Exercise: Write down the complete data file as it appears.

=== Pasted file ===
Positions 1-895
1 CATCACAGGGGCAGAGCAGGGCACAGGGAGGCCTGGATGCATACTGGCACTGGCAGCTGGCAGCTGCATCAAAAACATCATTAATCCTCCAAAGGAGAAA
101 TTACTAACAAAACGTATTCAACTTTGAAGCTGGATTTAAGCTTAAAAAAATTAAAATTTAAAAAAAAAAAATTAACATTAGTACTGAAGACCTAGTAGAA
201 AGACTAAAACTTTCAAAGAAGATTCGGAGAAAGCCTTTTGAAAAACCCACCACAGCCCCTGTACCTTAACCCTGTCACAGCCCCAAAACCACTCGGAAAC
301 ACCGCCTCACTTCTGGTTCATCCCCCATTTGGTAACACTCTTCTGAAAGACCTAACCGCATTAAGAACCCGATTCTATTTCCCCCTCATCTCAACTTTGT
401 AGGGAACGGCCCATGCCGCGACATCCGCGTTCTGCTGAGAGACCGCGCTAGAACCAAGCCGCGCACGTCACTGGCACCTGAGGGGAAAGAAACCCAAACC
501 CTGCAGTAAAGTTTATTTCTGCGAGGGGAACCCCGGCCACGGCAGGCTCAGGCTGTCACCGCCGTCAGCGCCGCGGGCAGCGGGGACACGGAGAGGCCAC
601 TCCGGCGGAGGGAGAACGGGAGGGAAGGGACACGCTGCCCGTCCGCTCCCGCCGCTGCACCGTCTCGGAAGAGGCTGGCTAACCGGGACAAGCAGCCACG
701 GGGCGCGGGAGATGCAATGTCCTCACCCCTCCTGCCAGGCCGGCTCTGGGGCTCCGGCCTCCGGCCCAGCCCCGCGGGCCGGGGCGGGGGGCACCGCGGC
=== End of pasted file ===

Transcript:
Positions 1-895
1 CATCACAGGGGCAGAGCAGGGCACAGGGAGGCCTGGATGCATACTGGCACTGGCAGCTGGCAGCTGCATCAAAAACATCATTAATCCTCCAAAGGAGAAA
101 TTACTAACAAAACGTATTCAACTTTGAAGCTGGATTTAAGCTTAAAAAAATTAAAATTTAAAAAAAAAAAATTAACATTAGTACTGAAGACCTAGTAGAA
201 AGACTAAAACTTTCAAAGAAGATTCGGAGAAAGCCTTTTGAAAAACCCACCACAGCCCCTGTACCTTAACCCTGTCACAGCCCCAAAACCACTCGGAAAC
301 ACCGCCTCACTTCTGGTTCATCCCCCATTTGGTAACACTCTTCTGAAAGACCTAACCGCATTAAGAACCCGATTCTATTTCCCCCTCATCTCAACTTTGT
401 AGGGAACGGCCCATGCCGCGACATCCGCGTTCTGCTGAGAGACCGCGCTAGAACCAAGCCGCGCACGTCACTGGCACCTGAGGGGAAAGAAACCCAAACC
501 CTGCAGTAAAGTTTATTTCTGCGAGGGGAACCCCGGCCACGGCAGGCTCAGGCTGTCACCGCCGTCAGCGCCGCGGGCAGCGGGGACACGGAGAGGCCAC
601 TCCGGCGGAGGGAGAACGGGAGGGAAGGGACACGCTGCCCGTCCGCTCCCGCCGCTGCACCGTCTCGGAAGAGGCTGGCTAACCGGGACAAGCAGCCACG
701 GGGCGCGGGAGATGCAATGTCCTCACCCCTCCTGCCAGGCCGGCTCTGGGGCTCCGGCCTCCGGCCCAGCCCCGCGGGCCGGGGCGGGGGGCACCGCGGC